Naples: Mathias Moravus, 1477.. Folio (266 x 209 mm), a8 b10; a-z10 aa-dd10, 298 leaves, a1, b10, dd10 blank, (this copy wanting the three blank leaves), 43 lines to the page, spaces for initials with printed guide-letters, a wide-margin copy, a few wormholes at beginning and end, 4 leaves repaired in margins just reaching text, nineteenth century blue polished calf, embossed in blind within gilt roll-tooled border, spine elaborately gilt in six compartments, a nice copy.Floral border on the inner margin on (2)a1 recto at the beginning of the text of Book I, with flowers in blue and dark pink, green leaves, extended with gold balls. Eight-line Initial I in gold on a squared background of pink and blue with small white penwork decoration. The beginning of each of the 21 following books is marked with a 6-line initial in gold with infills in pink, blue or green, all with white penwork decoration. The gold initial marking the beginning of Book XXI (aa 5 verso) is not filled in with colour. The painted initials are protected with tissue paper, probably inserted at the time of the present binding. Within the books each chapter is marked with a 3-line plain initial, alternating in red and blue. Comparison with other work by Mathias Moravus yields strong arguments for assuming that the illumination and decoration were carried out in his printing house. (see below). Some early notes, partly erased or washed. There are no marks of early ownership. After the colophon the figures '7,1 - 6 -' are written in a hand of the nineteenth, possibly late eighteenth century. This is probably the notation of a price in pounds, shillings and pence, indicating the presence of this volume in the British Isles at this time. The elegant binding does not contradict this. On the verso of the first fly-leaf the bookplate of Charles and Mary Lacaita and their children, Selham, Sussex. Charles Carmichael Lacaita, Liberal MP for Dundee and botanist (1853-1933) was the only son of Sir James Philip Lacaita (1813-95), a Neapolitan lawyer and statesman, for a long time living in exile in England (ODNB). The elder Lacaita was a scholar and had a reputation as an excellent bibliographer. Presumably he was the buyer of this book associated with his home-town, and it was later owned by his son and his family.On several points the present book, its printer, its type, as well as its illumination are remarkable witnesses to the movement of craftsmen, their materials, and their stylistic traditions over Europe in the first decades after the invention of printing. Such movement existed already in the world of scribal traditions, but was exponentially accelerated once books were multiplied in print. Book production became a veritable melting pot of influences: printers and artists adapted to new environments while at the same time maintaining skills and styles brought from elsewhere. This can well be shown in the present volume.The text, St Augustine's De Civitate Dei, was, and still is, one of the most widely read patristic texts; the plain text was ten years earlier printed at the Benedictine abbey of Subiaco among the first books printed in Italy, and this version was steadily reprinted in Rome and Venice. The present edition is the eighth in this sequence, and both the Gesamtkatalog der Wiegendrucke and BMC note that it is a page-for page reprint of the edition printed in Venice in 1475 by Gabriele di Pietro. Meanwhile a version with the commentary of Thomas Waleys was printed from 1468 in Strasbourg, Mainz and Basel. The Naples edition does not follow the layout of its exemplar, which was printed over two columns, but by printing it with long lines the book was given a more humanistic character. The type, however, resembled that used for its model, and also a type Mathias Moravus had used himself for the two books he printed in 1474 in Genoa before moving to Naples. It is a 'fere-humanistica' appropriate for this kind of texts and for classics, and economical in use. After Moravus used it in Naples in 1476 and 1477, the fount passed on to Rome where, with slight adaptations, we see it in 1478 and 1479 in the hands of the printer there named 'Johannes Bulle de Bremen'. His identity is problematic, for when we see the same fount again, in 1480 and 1481, it is in the first books printed in London, also printed by a printer named Johannes but this time with the surname 'Lettou', which may indicate his origin from Latvia. He is recorded as Theutonicus' in the London registers of aliens. Whatever the identity of the printer, we find the first books printed in London printed in types first selected a few years earlier by Mathias Moravus in Naples.Naples is not the birthplace of Mathias Moravus. He was a friar, born in the village of Cetechowitz near Olomouc in Moravia, in the east of the modern Czech Republic. Before settling as a printer he left a (sporadic) trail as a scribe and probably illuminator. The main source is a two-volume manuscript of the letters of St Jerome, written in 1468, probably in Vicenza, for Moses Buffarello, bishop of Belluno and temporarily of Vicenza. It is now in the Musée Condé in Chantilly. It is written in a fine rotunda hand, and we shall return to its outstanding illumination. Another manuscript, probably written in Verona and containing miscellaneous Latin texts (including one by Cicero), was sold in 1927 in Milan at an auction by Hoepli; from an illustration we can see that its script is rather similar to the style of the type of the St Augustine. Apparently it was not decorated, but we can learn from it at least that as a scribe Mathias Moravus was able to vary his styles as the occasion demanded, in the same way as printers could vary their founts (provided they possessed them).Thus we can follow what must be the final part of Mathias's itinerary from Moravia to the Veneto in the late 1460s, hence to Genoa, where he printed two very substantial books in 1474 (one in association with a Michael de Monacho), to settle for good in Naples, where he produced between 1475 and 1492 more than 60 titles.Printing in Naples had a character unique among the Italian centres of printing due to its royal court, a court that showed an active interest in book production and protected printers. Mathias Moravus was the second major printer to settle there, preceded in 1471 by Sixtus Riessinger, who worked in partnership with an Italian, Francesco del Tuppo, who later took over the business supported by his three 'fidelissimi Germani' who stayed after Riessinger had left. Naples had in common with all printing in Italy that in the early decades it was overwhelmingly carried out by Germans and others from north of the Alps, and del Tuppo's 'fidelissimi' may remind us that not only the named printers moved to Italy, but that they took with them craftsmen to work in their printers shops, contributing their skills and their own traditions. In Naples alone there were in the fifteenth century about twenty named printers from north of the Alps, many of them staying for only a short time. How many workmen they brought remains a matter for speculation.Mathias Moravus was a very competent printer, with perhaps a slight penchant for technical bravura: his formats range from very large (royal) folio to a miniature book of hours in 320 - highly exceptional at that date. One of the special skills he brought to book production may have been refined illumination. When we compare a sample of illuminated copies of his books (to date admittedly a small sample, based on those available in the British Library), and also compare them with the manuscript of 1468 (of which the two opening leaves of the two volumes are available in reproductions), we find characteristic elements common to them all.Perhaps the most striking characteristic is the mixture of Italian and North-European, or rather German stylistic elements. The other not less striking element is the high quality of the miniature painting and drawings incorporated in the designs.All the relevant items in the British Library including the BL copy of the St Augustine (IB. 29405) have painted initials to mark textual divisions, the initial a plain form in gold with infills of contrasting dark blue, pink or green with small decorations in criblé-style penwork. The same kind of initials are found throughout the present copy of the St Augustine, apparently following the same instruction; the only difference is that here (with the exception of the opening initial at the beginning of the text) there are no square backgrounds as found elsewhere. Such initials are of a style that is familiar in countless examples in German illumination of the period, rather than Italian. Purely Italian, however, are the borders in the Chantilly manuscript, of white vine-stems in a complicated geometric pattern. It is a very common Italian style, and here they are not only embellished by roundels with tiny miniatures of birds and animals (also seen in Italy in fine illumination), but very small putti are darting though the stems. A similar vine-stem border and initial are present on the opening page of the very fine vellum copy of Caracciolus, Sermones (G. 11747), dedicated to Beatrice of Aragon, queen of the Hungarian bibliophile king Mathias Corvinus, and sister of the king of Naples. The opening page may look Italian, but the fine initials in the rest of the book are painted in the same Germanic style as those in the St Augustine and elsewhere. Smaller initials, however, are executed in an Italian style with vertical lines in red penwork. Throughout the decoration of the book is a hybrid, or possibly intended as a specimen of all the styles of which the workshop was capable, but not less elegant for that. The decoration of the opening pages of the Chantilly manuscript includes miniatures of St Jerome of a very high level of execution, 'plutôt des peintures à petite échelle' wrote Jacques Meurgey who described the manuscript in 1930. A miniature representing St Sebastian, smaller but of the same hand, is found in the Missale Ordinis Praedicatorum in the British Library (IB. 29423). Here it is incorporated in a beautiful border of flowers and leaves in purple, blue and green, with gold leaves. The border includes a finely painted vase and a cameo-style grisaille of the profile of a young man. Painted initials throughout the work are as in the St Augustine and Caracciolus. The border of flowers and leaves in the BL copy of the St Augustine is similar to that in the Missale; here a delightful grisaille drawing of a young child is half-hidden among the flowers. The slightly scrolled shapes of leaves and flowers in these borders belong more to traditions seen in German illumination than the styles of floral borders we can recognize as belonging to, for example, Florence, Ferrara or the Emilia Romagna.The common features in this admittedly small sample of books printed by de Moravia, combined with what we can learn from the illumination of the Chantilly manuscript, lead to the conclusion that it is very likely that Mathias Moravus himself was responsible for the illumination of part of the books that left his presses. The present copy of St Augustine fits in very well with the general aspect of these books. Small differences in execution in this general pattern suggest that some of this work was carried out in the workshop rather than by the master, probably by a 'fidelissimus Germanus' who belonged to his outfit. With thanks to Lotte Hellinga for providing the above observations. HC 2053; MBC VI p. 862-3; IGI 973; GW 2881; Goff A1237.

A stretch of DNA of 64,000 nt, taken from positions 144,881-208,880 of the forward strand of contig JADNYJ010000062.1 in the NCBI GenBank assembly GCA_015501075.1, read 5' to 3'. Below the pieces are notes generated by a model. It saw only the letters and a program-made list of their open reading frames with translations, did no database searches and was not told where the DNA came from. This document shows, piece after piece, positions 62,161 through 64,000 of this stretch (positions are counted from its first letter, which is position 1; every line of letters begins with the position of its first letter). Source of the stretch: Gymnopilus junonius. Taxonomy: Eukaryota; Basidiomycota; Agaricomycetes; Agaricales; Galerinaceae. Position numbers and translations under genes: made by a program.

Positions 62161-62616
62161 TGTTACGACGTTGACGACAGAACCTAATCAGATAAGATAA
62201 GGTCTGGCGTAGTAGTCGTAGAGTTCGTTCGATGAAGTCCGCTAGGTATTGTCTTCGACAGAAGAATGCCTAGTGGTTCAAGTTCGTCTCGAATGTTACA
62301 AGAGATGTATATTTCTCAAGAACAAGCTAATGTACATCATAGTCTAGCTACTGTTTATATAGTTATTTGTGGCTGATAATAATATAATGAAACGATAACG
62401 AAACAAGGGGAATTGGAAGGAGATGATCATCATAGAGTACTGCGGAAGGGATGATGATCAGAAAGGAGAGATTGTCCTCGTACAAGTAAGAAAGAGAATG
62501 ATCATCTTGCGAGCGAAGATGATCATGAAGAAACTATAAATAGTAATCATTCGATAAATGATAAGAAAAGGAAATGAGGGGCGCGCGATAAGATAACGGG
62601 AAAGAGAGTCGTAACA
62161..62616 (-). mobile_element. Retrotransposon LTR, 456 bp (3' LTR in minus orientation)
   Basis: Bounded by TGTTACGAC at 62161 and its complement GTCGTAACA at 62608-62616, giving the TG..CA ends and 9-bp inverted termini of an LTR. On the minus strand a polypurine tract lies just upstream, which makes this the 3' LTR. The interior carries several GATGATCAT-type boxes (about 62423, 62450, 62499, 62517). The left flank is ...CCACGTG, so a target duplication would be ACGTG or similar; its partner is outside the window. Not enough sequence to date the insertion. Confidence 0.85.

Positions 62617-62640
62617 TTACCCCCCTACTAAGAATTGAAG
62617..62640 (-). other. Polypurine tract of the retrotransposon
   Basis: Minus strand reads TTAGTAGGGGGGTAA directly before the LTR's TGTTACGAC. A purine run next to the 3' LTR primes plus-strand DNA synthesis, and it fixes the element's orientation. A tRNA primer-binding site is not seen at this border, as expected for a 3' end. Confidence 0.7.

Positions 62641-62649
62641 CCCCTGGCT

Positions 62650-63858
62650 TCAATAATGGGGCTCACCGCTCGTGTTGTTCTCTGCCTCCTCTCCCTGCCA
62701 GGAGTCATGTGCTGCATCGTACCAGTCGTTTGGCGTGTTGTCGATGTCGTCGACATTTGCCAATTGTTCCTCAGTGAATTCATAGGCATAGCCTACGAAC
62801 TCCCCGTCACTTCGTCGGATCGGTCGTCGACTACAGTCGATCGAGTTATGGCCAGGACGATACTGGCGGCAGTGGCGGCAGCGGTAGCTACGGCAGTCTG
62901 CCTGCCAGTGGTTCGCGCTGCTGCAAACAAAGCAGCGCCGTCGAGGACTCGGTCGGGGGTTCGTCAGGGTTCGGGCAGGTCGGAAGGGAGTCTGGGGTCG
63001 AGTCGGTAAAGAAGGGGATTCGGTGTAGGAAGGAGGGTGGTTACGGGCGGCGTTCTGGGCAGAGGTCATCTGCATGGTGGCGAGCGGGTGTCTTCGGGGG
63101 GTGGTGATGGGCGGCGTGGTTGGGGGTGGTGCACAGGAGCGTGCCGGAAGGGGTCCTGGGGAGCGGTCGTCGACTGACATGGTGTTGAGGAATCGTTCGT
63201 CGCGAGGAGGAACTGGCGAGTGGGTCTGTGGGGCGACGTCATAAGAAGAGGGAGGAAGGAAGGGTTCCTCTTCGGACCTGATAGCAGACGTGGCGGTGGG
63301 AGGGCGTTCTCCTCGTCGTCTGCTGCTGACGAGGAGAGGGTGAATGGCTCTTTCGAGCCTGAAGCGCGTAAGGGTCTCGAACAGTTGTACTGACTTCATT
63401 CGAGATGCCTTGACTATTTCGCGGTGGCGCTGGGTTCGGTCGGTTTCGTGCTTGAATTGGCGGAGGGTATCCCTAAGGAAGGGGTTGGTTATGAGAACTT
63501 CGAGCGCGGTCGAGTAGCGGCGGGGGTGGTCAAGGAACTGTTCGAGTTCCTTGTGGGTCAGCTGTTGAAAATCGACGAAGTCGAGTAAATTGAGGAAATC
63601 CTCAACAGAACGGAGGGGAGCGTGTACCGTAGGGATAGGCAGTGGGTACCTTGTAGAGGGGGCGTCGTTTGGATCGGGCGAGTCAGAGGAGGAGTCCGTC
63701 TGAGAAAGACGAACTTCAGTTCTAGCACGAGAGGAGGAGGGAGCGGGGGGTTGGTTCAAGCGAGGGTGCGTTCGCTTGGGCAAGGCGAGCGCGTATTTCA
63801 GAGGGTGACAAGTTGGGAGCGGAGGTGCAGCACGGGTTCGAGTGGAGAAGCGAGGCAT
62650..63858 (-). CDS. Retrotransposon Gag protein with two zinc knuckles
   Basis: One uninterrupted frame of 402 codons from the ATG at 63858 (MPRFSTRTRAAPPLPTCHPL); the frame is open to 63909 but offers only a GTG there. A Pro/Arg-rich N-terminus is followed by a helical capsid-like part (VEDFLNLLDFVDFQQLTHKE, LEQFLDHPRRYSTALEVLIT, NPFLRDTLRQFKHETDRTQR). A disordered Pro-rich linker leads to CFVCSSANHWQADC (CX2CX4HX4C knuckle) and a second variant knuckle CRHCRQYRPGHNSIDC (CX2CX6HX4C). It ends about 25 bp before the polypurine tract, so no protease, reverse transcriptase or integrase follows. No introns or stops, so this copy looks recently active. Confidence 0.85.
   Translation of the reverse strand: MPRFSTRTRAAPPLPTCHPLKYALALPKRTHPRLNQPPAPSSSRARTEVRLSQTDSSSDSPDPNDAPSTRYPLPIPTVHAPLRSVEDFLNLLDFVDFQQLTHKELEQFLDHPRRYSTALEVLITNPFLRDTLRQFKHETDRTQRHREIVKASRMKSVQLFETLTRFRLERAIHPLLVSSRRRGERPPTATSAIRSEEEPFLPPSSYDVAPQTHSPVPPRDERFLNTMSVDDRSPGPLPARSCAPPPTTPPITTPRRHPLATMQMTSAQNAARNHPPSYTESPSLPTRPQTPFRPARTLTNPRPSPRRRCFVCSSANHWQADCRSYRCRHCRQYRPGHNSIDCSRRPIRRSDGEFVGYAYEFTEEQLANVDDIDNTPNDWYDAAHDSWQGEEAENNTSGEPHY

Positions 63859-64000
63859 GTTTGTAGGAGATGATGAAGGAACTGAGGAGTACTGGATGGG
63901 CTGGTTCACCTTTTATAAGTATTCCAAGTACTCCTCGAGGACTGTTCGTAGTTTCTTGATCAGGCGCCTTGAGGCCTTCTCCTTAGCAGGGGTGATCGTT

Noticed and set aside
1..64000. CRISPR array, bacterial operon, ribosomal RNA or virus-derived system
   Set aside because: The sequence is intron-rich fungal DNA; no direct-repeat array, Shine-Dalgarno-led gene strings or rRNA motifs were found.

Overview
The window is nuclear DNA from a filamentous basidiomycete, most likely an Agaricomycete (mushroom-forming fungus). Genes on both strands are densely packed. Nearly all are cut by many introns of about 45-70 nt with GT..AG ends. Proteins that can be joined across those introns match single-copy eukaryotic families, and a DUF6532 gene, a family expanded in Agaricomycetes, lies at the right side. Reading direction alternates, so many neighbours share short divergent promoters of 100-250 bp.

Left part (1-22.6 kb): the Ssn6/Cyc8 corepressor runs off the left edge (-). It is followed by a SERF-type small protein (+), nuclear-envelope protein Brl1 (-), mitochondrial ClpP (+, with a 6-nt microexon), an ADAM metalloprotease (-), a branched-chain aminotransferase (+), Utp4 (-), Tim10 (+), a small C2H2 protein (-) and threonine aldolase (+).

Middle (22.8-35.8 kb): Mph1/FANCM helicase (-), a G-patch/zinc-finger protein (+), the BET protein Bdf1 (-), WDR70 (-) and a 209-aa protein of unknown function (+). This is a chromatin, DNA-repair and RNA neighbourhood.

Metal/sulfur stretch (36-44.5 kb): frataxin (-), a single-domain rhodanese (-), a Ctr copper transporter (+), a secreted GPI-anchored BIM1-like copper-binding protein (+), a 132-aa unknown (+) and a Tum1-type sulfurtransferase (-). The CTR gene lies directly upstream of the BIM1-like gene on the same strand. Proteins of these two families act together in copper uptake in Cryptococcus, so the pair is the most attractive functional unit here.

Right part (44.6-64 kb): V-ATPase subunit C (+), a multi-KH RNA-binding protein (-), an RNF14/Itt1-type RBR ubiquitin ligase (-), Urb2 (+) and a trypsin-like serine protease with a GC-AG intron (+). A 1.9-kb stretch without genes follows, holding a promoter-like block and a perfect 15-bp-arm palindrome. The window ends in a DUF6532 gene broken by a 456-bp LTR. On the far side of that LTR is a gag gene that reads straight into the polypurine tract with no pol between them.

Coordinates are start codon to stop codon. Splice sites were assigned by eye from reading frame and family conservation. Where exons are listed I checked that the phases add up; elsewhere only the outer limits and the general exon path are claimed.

[Bookseller: Forest Books]